This is “Aggregate Demand Curve”, section 22.3 from the book Finance, Banking, and Money (v. 1.0). For details on it (including licensing), click here.

This book is licensed under a Creative Commons by-nc-sa 3.0 license. See the license for more details, but that basically means you can share this book as long as you credit the author (but see below), don't make money from it, and do make it available to everyone else under the same terms.

This content was accessible as of December 29, 2012, and it was downloaded then by Andy Schmitz in an effort to preserve the availability of this book.

Normally, the author and publisher would be credited here. However, the publisher has asked for the customary Creative Commons attribution to the original publisher, authors, title, and book URI to be removed. Additionally, per the publisher's request, their name has been removed in some passages. More information is available on this project's attribution page.

For more information on the source of this book, or why it is available for free, please see the project's home page. You can browse or download additional books there. To download a .zip file containing this book to use offline, simply click here.

Has this book helped you? Consider passing it on:

Creative Commons supports free culture from music to education. Their licenses helped make this book available to you.

DonorsChoose.org helps people like you help teachers fund their classroom projects, from art supplies to books to calculators.

##
22.3 Aggregate Demand Curve

### Learning Objective

- What is the aggregate demand (AD) curve and what causes it to shift?

Imagine a fixed IS curve and an LM curve shifting hard left due to increases in the price level, as in Figure 22.6 "Deriving the aggregate demand curve". *As prices increase, Y falls and **i* rises. Now plot that outcome on a new graph, where aggregate output Y remains on the horizontal axis but the vertical axis is replaced by the price level P. *The resulting curve, called the aggregate demand (AD) curve, will slope downward, as below. The AD curve is a very powerful tool because it indicates the points at which equilibrium is achieved in the markets for goods* and *money at a given price level*. It slopes downward because a high price level, ceteris paribus, means a small real money supply, high interest rates, and a low level of output, while a low price level, all else constant, is consistent with a larger real money supply, low interest rates, and kickin’ output.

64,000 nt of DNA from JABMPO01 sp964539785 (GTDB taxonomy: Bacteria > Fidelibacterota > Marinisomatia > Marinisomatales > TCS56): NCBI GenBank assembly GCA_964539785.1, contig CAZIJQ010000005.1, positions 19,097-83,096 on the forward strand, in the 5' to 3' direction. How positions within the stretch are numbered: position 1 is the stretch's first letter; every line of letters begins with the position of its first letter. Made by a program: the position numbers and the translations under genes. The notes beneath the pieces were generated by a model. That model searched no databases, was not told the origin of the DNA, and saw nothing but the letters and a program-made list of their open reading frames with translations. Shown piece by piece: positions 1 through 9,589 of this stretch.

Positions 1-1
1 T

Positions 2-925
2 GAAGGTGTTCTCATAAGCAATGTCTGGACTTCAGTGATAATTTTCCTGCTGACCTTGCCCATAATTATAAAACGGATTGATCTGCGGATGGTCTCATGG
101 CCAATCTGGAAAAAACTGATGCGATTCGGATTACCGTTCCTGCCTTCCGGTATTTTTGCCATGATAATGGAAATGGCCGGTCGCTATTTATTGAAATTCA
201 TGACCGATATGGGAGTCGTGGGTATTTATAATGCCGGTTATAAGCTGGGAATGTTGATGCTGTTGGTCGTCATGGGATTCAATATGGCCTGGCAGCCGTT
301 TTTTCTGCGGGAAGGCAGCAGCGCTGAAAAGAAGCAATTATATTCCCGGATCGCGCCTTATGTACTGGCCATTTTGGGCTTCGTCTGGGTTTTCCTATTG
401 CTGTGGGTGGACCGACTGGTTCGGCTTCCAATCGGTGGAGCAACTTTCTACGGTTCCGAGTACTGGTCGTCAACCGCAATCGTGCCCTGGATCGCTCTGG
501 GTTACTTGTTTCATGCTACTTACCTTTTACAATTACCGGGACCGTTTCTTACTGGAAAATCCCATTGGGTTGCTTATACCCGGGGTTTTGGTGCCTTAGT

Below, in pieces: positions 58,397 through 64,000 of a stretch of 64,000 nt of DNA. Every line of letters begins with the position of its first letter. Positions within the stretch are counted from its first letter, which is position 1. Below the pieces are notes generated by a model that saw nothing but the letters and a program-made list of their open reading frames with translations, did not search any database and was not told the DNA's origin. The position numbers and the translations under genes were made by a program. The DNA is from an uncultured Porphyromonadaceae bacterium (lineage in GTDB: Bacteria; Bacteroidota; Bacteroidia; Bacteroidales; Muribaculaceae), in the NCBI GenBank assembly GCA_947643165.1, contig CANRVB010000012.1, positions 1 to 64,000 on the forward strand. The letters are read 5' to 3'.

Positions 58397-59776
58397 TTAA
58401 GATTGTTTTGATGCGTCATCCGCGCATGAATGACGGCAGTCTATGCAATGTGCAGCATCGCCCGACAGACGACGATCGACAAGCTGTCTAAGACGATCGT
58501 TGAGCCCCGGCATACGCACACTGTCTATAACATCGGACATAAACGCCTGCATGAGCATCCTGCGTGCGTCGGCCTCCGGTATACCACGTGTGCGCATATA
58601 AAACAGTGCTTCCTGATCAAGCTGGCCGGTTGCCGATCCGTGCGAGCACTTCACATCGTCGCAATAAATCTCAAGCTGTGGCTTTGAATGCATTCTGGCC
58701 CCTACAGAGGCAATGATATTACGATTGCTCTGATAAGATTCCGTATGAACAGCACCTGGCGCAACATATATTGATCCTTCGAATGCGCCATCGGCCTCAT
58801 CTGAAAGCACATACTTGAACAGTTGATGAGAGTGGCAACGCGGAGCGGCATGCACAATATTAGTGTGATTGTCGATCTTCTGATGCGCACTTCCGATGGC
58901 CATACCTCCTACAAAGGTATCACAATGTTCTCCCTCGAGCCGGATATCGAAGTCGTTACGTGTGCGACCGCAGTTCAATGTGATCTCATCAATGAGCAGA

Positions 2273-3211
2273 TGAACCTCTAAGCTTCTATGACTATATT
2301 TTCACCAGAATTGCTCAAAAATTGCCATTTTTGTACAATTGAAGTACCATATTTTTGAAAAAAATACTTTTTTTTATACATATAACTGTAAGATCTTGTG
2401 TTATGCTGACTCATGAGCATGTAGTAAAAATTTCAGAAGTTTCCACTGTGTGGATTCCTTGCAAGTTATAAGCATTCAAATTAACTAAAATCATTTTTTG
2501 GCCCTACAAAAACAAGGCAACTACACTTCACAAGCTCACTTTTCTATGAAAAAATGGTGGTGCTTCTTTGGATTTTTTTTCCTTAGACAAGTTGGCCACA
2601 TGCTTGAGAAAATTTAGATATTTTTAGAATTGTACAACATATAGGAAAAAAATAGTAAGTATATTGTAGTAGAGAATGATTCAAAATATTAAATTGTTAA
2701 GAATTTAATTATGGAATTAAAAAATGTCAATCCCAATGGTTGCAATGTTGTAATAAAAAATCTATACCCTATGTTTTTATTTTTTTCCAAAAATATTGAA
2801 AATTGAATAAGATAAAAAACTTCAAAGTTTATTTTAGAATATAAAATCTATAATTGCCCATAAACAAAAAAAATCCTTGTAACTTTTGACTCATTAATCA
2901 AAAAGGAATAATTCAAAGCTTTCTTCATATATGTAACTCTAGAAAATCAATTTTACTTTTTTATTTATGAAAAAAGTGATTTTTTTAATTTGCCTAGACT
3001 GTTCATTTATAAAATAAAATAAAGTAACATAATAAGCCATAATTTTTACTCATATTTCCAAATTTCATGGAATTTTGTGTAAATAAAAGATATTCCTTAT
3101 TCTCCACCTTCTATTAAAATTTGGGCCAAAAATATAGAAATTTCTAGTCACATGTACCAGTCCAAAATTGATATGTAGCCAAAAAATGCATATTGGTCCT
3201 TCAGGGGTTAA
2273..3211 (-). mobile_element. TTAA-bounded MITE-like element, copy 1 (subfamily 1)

Because the AD curve is essentially just another way of stating the IS-LM model, anything that would change the IS or LM curves will also shift the AD curve. More specifically, *the AD curve shifts in the same direction as the IS curve*, so it shifts right (left) with autonomous increases (decreases) in C, I, G, and NX and decreases (increases) in T. *The AD curve also shifts in the same direction as the LM curve*. So if MS increases (decreases), it shifts right (left), and if M_{d} increases (decreases) it shifts left (right), as in Figure 22.3 "Predicted effects of changes in major macroeconomic variables".

### Key Takeaways

- The aggregate demand curve is a downward sloping curve plotted on a graph with Y on the horizontal axis and the price level on the vertical axis.
- The AD curve represents IS-LM equilibrium points, that is, equilibrium in the market for both goods and money.
- It slopes downward because, as the price level increases, the LM curve shifts left as real money balances fall.
- AD shifts in the same direction as the IS or LM curves, so anything that shifts those curves shifts AD in precisely the same direction and for the same reasons.